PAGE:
transitive verb
apreciar mucho; estimar mucho
these plants were prized for their medicinal qualities the most prized trophy in sport these stamps are much prized by collectors a kind of glass which is now very rare and much prized
to prize sth highly estimar algo en mucho
I prize my independence too highly to do that his mind turned to the question of integrity, a virtue that he prized very highly
a prized possession un bien preciado
his most prized possession is a framed photograph of himself with the Pope one of the gallery's most prized possessions is the portrait of Ginevra da Vinci
prize court (n) (Náut) tribunal (m) de presas marítimas
prize day (n) (Educ) día (m) de reparto de premios
prize draw (n) sorteo (m) con premio; tómbola (f)
all correct entries are eligible for our random prize draw
prize fight (n) (Boxing) partido (m) (de boxeo) profesional
banning boxing would achieve nothing, and may result in worse injuries from illegal prize fights the Congress has come to resemble a prize fight, with each side landing a few good blows in a complete 10-round prize fight, there are three minutes to each round
prize fighter (n) boxeador (m) profesional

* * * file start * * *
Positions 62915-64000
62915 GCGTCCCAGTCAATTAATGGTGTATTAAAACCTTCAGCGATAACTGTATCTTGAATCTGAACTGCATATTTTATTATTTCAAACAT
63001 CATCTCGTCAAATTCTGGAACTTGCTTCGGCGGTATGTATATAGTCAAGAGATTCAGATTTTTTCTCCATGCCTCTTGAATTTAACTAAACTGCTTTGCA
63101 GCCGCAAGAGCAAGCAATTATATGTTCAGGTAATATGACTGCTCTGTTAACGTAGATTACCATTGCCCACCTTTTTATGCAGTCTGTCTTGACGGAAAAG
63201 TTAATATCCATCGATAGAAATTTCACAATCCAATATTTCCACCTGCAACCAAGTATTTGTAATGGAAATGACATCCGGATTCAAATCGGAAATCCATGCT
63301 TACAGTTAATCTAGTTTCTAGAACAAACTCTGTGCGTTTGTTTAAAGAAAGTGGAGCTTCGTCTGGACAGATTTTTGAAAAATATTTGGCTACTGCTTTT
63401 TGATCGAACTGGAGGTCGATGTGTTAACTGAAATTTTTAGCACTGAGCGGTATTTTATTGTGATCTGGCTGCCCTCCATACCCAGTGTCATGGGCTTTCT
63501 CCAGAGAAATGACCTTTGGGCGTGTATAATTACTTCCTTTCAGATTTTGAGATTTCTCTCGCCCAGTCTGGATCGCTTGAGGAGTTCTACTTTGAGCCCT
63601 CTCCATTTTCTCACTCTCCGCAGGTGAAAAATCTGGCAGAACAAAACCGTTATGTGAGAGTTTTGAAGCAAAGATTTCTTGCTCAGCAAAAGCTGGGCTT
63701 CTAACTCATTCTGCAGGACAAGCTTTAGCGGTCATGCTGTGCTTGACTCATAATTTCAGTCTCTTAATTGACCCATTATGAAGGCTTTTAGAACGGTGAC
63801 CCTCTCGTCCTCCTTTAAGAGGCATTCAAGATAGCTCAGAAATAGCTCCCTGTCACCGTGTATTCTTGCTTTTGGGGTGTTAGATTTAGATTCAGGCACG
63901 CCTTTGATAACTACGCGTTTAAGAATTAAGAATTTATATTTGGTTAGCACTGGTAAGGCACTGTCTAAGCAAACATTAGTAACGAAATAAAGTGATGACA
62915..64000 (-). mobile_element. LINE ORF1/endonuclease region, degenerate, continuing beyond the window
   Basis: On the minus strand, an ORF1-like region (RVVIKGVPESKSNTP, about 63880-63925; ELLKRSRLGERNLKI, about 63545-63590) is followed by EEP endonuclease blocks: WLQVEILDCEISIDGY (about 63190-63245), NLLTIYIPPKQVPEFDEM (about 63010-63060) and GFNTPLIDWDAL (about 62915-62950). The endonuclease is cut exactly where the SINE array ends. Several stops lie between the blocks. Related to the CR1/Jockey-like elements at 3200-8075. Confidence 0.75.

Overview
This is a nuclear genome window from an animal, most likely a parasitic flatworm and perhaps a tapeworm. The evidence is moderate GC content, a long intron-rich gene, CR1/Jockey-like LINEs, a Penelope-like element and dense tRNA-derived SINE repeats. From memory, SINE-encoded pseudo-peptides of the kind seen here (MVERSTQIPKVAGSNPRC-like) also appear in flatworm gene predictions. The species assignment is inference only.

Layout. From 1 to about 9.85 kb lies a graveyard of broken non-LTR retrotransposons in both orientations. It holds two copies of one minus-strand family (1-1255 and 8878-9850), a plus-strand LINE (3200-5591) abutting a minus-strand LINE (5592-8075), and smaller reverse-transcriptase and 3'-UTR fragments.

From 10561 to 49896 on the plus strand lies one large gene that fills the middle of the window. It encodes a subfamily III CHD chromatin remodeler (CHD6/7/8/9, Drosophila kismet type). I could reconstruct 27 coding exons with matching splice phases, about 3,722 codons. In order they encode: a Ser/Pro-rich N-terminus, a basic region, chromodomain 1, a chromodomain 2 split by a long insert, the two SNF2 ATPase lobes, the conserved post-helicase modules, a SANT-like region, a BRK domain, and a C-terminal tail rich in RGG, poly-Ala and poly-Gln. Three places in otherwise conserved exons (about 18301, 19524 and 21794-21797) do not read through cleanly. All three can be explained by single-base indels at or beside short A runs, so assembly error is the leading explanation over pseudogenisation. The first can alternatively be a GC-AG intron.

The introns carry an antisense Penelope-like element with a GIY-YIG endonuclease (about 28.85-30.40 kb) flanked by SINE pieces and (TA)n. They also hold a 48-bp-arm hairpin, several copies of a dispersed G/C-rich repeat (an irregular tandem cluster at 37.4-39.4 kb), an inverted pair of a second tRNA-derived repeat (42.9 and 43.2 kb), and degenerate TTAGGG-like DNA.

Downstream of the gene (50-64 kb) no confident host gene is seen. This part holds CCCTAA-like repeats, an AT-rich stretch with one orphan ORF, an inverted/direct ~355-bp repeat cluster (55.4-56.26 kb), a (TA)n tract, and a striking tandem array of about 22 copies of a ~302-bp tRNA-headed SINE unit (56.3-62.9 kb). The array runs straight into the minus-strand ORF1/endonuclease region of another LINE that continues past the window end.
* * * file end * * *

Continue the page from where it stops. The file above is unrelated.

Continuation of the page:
he described himself as a professional prize fighter a retired/ex/former prize fighter
prize fighting (n) boxeo (m) profesional
he had a relish for the fray that seemed to recall the days of bare-fisted prize-fighting boxing is becoming more and more popular as an aerobic fitness sport among women but professional prize fighting is something else altogether
prize money (n) (cash) premio (m) en metálico
she won £5,000 in prize money they were going all out for the prize money, £6,500 for the winning team what will you do with the prize money? women professional tennis players should earn the same prize money as the men he thinks prize money in cricket is too high
(Boxing) bolsa (f); (Náut) parte (f) de presa
prize ring (n) (Boxing) ring (m)
a contest under London prize ring rules
prize [praɪz]
transitive verb
Collins Complete Spanish Electronic Dictionary © HarperCollins Publishers 2011